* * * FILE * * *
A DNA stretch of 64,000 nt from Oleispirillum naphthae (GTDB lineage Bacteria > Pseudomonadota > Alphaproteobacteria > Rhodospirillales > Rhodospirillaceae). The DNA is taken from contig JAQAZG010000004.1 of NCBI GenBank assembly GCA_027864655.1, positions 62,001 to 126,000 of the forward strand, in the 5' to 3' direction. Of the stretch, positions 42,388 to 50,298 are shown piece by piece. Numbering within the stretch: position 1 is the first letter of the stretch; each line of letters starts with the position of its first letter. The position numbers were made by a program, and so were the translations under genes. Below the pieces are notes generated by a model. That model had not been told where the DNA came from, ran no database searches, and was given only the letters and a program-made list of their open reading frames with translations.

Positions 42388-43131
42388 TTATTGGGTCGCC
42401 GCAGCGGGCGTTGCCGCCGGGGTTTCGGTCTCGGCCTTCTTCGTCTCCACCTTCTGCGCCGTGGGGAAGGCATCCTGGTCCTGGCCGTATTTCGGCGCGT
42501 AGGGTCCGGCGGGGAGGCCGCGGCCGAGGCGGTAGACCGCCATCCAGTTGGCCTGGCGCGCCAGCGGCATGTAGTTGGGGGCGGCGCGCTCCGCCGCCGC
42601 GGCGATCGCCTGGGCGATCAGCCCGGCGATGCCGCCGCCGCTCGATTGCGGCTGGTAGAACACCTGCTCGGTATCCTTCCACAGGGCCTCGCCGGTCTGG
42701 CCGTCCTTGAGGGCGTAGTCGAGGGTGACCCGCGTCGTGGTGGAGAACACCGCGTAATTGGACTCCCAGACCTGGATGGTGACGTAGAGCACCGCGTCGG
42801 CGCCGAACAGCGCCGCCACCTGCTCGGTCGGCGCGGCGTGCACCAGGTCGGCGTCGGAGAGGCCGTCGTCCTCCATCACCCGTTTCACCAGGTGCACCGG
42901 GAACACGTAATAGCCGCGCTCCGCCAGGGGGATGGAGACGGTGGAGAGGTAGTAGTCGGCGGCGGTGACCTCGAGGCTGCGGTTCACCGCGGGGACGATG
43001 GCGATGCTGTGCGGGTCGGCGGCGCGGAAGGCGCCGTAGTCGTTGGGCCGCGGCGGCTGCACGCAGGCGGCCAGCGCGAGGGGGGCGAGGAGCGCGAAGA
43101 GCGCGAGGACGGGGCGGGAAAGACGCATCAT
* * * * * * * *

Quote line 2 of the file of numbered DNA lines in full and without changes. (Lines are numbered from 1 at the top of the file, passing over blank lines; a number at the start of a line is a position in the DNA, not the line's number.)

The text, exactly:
Positions 42388-43131